Ambience: 6/10
It's a pass, but everything is very generic looking and seem kind of outdated. 

Service: 9/10
They asked to take my coat right as I entered the restaurant (a very promising start). The waiters were very attentive, welcoming and polite despite the crowd not being their usual customers. We also stayed there for quite a while after we finished our lunch, yet they were very patient with us and did not try to rush us out in anyway (A+ for this)! The only thing is, it took a while for someone to bring me my coat. I had to hunt someone down to bring it to me (as I had no idea where they put it). 

Price: N/A 
Since it's Winterlicious, the price and food are adjusted, so I'd have to return on a regular day to see if the quality matches the price. 

Overall Verdict: 9/10
I would definitely come back since the food is outstanding. I've been craving for their calamari ever since I've had it. 

148 Yorkville Avenue
Toronto, ON M5R 1C2
(416) 968-0469

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Monday, 18 March 2013

High Society

La Société is one of the higher end French restaurants situated in the heart of Yorkville. I walk by this restaurant all the time but could never justify eating here until the past month. One of my best friends and I have the same birthday, so we decided to come here for part one of our double celebration. 

This is the entrance to the bar area, there is a different entrance for the main dining room. 

The first thing I noticed is that my friend and I are the only 20-something in the restaurant. Most of La Société's customers seem to be an established and experienced crowd. You can also tell from the extensive wine list and $1,500 price tag on one of the wine they offer. This restaurant also seems like a popular business meeting-type restaurant. La Société is often compared to a very well known French restaurant called Balthazar in New York. 

The main dining room.

One part of their seafood bar.

Happy me, excited to try the food! 

 French Onion Soup

Since this is a French restaurant, we decided to give the French Onion Soup a try. I was so excited to try this, since they used my favourite melted cheese, Gruyère, from Switzerland. Sadly, I was sorely disappointed by this.It's good when an onion soup has rich flavours, but not so good when it's over reduced to a point of it being musky tasting and way too salty. As you can see, the cheese is burnt, and you can definitely taste the burnt bitterness in the soup. This soup was so salty that I ended up just eating the (unburnt) cheese.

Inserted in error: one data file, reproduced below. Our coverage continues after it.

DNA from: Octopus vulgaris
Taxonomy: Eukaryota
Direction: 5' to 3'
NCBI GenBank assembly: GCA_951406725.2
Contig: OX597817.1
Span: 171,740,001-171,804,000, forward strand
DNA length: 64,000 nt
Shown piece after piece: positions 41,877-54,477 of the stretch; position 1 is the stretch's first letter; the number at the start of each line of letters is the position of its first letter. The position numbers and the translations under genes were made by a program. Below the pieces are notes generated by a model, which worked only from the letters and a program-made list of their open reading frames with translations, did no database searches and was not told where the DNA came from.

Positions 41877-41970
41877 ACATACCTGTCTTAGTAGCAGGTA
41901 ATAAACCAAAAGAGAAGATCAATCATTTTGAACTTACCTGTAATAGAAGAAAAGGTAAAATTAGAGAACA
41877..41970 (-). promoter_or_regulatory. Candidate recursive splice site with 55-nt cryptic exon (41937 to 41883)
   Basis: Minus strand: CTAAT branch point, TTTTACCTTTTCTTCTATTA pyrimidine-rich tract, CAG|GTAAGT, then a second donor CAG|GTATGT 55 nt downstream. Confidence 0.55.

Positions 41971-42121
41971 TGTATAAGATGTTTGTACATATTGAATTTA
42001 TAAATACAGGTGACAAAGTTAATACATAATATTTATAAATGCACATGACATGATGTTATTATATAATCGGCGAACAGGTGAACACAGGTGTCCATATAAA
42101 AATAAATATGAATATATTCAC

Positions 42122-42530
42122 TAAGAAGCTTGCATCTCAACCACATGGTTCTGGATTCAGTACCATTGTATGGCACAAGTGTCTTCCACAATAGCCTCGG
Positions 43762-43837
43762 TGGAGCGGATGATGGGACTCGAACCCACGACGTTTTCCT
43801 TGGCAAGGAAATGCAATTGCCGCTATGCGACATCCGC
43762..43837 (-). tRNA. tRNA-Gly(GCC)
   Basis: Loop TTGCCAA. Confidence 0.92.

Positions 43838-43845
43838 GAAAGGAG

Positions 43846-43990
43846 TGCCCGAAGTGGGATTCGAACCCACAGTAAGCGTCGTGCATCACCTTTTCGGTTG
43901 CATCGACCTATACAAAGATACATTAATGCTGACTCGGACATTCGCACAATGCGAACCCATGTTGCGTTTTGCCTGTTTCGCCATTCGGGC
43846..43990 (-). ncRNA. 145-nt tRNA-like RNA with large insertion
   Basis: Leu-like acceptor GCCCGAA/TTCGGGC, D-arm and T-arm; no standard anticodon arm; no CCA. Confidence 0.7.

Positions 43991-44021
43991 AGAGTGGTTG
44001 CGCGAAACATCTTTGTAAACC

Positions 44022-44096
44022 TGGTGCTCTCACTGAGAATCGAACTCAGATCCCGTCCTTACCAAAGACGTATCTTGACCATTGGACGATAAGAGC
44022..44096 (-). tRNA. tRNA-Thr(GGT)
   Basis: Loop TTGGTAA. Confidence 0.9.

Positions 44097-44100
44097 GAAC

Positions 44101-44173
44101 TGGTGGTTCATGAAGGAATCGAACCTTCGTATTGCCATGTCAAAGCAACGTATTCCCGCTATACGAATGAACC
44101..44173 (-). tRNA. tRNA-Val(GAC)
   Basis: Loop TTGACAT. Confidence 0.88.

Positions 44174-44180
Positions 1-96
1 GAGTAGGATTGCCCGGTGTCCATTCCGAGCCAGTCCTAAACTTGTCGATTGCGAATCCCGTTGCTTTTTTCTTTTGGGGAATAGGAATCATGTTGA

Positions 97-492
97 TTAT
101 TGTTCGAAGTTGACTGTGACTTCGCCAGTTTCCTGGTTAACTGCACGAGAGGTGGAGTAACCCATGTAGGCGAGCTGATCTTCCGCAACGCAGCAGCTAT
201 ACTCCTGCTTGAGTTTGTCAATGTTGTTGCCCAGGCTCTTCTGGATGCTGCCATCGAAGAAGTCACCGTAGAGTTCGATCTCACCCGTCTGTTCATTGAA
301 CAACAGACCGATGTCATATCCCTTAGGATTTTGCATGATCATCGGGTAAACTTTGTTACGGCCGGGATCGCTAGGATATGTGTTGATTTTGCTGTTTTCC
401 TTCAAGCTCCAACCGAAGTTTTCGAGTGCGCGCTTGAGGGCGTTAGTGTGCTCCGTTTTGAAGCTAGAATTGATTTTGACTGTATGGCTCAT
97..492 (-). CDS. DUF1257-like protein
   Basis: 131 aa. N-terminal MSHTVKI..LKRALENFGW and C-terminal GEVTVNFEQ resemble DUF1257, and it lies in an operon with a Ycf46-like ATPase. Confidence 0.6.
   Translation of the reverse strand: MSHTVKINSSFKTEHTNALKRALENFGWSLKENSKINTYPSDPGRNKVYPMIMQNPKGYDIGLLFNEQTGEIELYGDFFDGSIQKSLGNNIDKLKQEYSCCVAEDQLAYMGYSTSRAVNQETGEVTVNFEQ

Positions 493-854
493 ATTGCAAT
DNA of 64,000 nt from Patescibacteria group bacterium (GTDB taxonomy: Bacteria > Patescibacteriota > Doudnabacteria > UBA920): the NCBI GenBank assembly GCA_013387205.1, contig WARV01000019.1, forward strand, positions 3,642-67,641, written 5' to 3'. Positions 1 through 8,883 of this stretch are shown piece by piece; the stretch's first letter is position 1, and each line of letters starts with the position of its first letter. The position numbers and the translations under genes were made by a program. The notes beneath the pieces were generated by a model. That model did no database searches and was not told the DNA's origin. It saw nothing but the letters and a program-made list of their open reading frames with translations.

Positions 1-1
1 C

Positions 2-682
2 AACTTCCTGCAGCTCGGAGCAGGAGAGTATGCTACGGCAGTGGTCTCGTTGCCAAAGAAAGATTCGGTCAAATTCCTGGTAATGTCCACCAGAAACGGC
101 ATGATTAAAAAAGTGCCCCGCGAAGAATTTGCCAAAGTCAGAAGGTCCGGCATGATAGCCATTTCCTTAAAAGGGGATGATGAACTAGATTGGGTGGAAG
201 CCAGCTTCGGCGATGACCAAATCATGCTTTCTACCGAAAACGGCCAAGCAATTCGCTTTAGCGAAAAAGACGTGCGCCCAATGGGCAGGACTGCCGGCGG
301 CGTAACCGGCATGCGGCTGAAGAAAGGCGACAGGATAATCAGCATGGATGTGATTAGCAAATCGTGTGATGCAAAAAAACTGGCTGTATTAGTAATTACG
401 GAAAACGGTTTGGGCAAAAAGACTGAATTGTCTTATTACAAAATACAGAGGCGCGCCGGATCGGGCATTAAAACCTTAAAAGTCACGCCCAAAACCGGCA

Roasted sea scallops with fennel, squash purée and lime butter. 

This is my friend's dish, and the first thing I noticed was how little there is on the plate, considering this is a main dish. However, the scallops tasted great. It was seared perfectly on the outside, yet the freshness of the scallops remain and it is not overcooked. The squash purée and lime butter is a great combination with the scallops. The zesty flavour of the sauce really brings the freshness of the scallops to life. It would be great if this was less salty; again, this dish is over seasoned. 

 My steak frites. Grilled AAA dry aged striploin steak with 'Maître d'Hôtel' butter.

Simply put, this is a great steak. Medium rare, juicy, tender, perfect amount of seasoning. Along with the butter? Perfection. In the taste department, I have no complaints. However, I was disappointed by the portions. This is does not seem like 8 ounces to me.

Overall Review: 
Food: 8/10
I really want to give it a higher rating, since the quality of the food is there. However, 2/3 things we tried were too salty, and the portions were not great for what we're paying.

Ambience: 9.5/10 
As you can probably tell from the pictures, the décor is very nice, and is situated in one of the most fabulous locations in the city (in my opinion). It's a nice place semi-hidden from the busyness of Bloor Street. I took 0.5 off for the spacing of the tables. The tables were a bit too close to one another, and we can hear clearly the conversations beside us without intending to eavesdrop. 

Service: 6/10 
The service was adequate. The disparity in service is so apparent, and there's just no excuse for it. Sitting beside us were a pair of established, and older couple. The waiter would check on them, ask them about the food, refill glasses often, but it took forever for us to get the waiter's attention, let alone him checking up on us. I was not too pleased. 

Price: 7/10
The steak frites was $29, scallop $24, onion soup $12. Even if it wasn't filling, I expected the food to be top quality. Yes, the food quality is high, but the cooking/seasoning needs improvement. 

Final Verdict: 8/10
I would probably give La Société another chance, and give the restaurant a try in the evening. 


131 Bloor Street W
Toronto, ON M5S 3L7

(416) 551-9929

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Sunday, 17 June 2012

Now That's a Wrap!

The Chinese Dragon Boat festival is here again! As a family tradition, we're making glutinous rice.

The tedious preparation that took my grandma two days. We're making both the salty and sweet kind. The day before, my grandma had to boil the red beans in sugar water to make red bean paste, soak the rice, mushrooms and conpoy in water, boil the mung beans, marinade the pork and prepare the wrapping leaves. The next day, we had to boil the chestnuts, lotus seeds, and separate the whites from the yolks for the salted duck eggs.

Et voilà, the end product! Now I will take you through the steps as how to make this.

First, arrange four leaves so it overlaps each other. Then spread the rice in the middle.

Add the premixed mung beans, lotus seeds and shiitake mushrooms. Spread it on top of the rice.

Add a strip of pork belly and the sliced egg yolks on top.

Then the chestnuts. Then cover the ingredients with the mung bean mixture and finally the rice.

Wrap it as such.

Tie it with cotton strings.

Me giving it a try. 

It's harder than it looks. You have to wrap it really tight so the ingredients don't fall out.

Tada! Then you put it in a pot, boil it for 3 hours submerged in water. Then it's ready to eat!

* I will show you the end product once it's done cooking.